"Whose idea was this anyway?" If employees are asking that question mid-implementation, then the project is already on a bad path. By the time an ERP deployment undertaking kicks off, everyone around the table should be crystal clear on the key reasons motivating the venture. The best implementations seem to occur when people working in separate areas of the business are able to articulate the same influences behind this grand investment in time and resources. As you think about your own implemenation, ask these three questions to help get all participants reciting the same inspirations for the long climb ahead.
Who was involved in generating the written set of requirements for the project?
The author(s) who drafted your needs and wishes documents should be consulted so that everyone can understand - and validate - the comprehensiveness of their work. Did they interview management? If not, there may be eventual (even disastrous) disagreement at the decision-making level about prioritizing the business's motiviations. Whose thoughts did they gather at the operational levels of the company? Do these people individuals have enough history in their respective realms to address the critical needs of their teams? As we gear up for an implementation, we like to avoid surprises by confirming that motiviations throughout the organization are accurately and sufficiently represented. You don't have a written set of requirements for your implementation yet? Here's your opportunity to build one right from the outset.
What impact will there be to the various groups in the company if this project doesn't happen?
In other words, what is the cost of taking no action? Figuring out what doing nothing is costing compared to what implementing a new Enterprise Resource Planning system will cost can be a confusing task. Legacy software systems often appear to be functioning at low or no cost. In reality, what they can't do or don't do well anymore can turn out to be mighty expensive when the cost of all those manual and alternative processes are added up. It's worth puzzling through the numbers if you suspect that a new system will benefit your growing company's bottom line long into the future. Understanding total cost of ownership and return on investment for a new system in terms of concrete numbers may be all the motivation the people running your organization require to stop ignoring the losses and start moving the project forward.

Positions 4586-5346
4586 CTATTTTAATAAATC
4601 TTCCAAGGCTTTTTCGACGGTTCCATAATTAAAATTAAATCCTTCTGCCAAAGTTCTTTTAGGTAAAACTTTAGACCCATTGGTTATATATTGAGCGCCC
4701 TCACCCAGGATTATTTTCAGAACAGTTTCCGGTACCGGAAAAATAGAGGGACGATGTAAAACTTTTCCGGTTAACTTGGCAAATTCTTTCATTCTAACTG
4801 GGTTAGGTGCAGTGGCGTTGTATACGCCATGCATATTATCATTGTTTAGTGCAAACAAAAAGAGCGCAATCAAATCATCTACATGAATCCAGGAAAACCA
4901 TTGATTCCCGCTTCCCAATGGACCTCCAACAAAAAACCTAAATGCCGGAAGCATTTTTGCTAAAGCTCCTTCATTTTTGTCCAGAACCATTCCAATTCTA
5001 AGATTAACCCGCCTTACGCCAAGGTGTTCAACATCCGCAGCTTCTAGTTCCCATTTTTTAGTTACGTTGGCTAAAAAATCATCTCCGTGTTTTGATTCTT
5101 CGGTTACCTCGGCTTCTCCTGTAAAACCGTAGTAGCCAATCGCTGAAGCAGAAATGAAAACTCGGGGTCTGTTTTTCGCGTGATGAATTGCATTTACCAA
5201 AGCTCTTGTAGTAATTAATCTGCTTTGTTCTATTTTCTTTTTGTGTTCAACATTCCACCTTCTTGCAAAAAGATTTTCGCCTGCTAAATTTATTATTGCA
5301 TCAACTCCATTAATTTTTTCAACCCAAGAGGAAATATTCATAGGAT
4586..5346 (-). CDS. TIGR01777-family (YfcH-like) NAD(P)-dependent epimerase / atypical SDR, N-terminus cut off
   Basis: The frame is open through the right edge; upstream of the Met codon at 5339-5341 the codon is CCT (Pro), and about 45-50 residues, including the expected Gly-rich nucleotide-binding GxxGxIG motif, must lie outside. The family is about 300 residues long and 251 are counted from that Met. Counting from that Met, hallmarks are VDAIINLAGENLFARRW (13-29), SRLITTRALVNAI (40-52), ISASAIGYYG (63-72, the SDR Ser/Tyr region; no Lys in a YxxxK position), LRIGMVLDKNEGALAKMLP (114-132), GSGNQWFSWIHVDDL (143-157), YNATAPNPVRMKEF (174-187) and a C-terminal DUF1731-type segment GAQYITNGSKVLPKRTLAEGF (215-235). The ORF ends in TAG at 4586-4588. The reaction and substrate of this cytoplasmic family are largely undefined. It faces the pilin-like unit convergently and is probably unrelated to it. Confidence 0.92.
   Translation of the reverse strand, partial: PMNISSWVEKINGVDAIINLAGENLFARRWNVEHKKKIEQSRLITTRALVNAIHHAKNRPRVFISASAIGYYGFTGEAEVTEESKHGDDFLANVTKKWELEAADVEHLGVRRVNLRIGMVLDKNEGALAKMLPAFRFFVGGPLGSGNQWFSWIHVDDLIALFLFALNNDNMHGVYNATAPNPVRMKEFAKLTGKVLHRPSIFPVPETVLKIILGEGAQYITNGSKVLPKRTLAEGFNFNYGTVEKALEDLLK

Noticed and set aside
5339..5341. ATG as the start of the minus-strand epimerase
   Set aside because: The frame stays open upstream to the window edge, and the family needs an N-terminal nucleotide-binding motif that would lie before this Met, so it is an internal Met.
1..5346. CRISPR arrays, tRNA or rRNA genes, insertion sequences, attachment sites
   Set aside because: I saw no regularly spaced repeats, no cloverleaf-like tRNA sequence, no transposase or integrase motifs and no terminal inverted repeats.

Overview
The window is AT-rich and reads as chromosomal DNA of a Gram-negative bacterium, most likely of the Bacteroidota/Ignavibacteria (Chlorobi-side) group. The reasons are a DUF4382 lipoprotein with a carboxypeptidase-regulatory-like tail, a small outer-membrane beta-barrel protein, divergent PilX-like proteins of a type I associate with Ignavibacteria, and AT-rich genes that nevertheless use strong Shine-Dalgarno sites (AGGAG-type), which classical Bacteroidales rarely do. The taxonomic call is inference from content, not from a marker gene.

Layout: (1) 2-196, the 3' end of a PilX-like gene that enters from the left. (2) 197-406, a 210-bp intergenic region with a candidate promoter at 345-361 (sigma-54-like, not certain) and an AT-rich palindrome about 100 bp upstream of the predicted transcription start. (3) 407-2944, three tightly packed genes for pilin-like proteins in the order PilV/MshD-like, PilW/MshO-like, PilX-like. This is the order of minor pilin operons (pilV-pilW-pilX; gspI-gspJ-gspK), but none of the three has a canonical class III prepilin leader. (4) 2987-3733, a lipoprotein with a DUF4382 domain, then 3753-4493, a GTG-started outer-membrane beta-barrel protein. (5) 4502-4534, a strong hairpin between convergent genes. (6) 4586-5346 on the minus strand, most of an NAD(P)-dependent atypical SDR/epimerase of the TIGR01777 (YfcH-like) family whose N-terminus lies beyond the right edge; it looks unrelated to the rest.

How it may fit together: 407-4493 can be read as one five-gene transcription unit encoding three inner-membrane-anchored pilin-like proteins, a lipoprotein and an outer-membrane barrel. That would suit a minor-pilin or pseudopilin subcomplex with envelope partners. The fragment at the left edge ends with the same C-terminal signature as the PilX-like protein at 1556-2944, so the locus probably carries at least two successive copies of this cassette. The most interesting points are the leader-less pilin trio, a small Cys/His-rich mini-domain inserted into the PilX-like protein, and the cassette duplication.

To what extent are relationships with external entities a factor driving the business towards a new solution?
What systems are your customers and vendors using to place and receive orders? Have your competitors moved their ecommerce systems to the cloud in order to capitalize on systems that your current software can't integrate with? Is the speed at which you transact business hobbled by the limited capabilities of your network? Being able to participate fully and robustly in the market may be the single biggest reason motivating businesses to implement intelligent, connected ERP solutions. Surveying the software solutions that your customers are using to be successful can be an enormous clue into discovering ways that your own technology choices can support and benefit from that success. And don't let your enthusiasm be dampened by thinking about it as an all-or-nothing proposition. Contemporary ERP systems are - or should be - flexible enough to be phased in and adapt to the needs of your business over time.
What is motivating your company's desire (need?) to deploy a new ERP software solution? How are you translating those motivations into controlled tasks towards a successful implementation? We welcome you to share your experiences with the community in the comments below. And if your company is just getting the process started but having difficulty organizing your motivation or timeline into action, we recommend discussing your project with a Trusted Advisor, who can help you structure your project.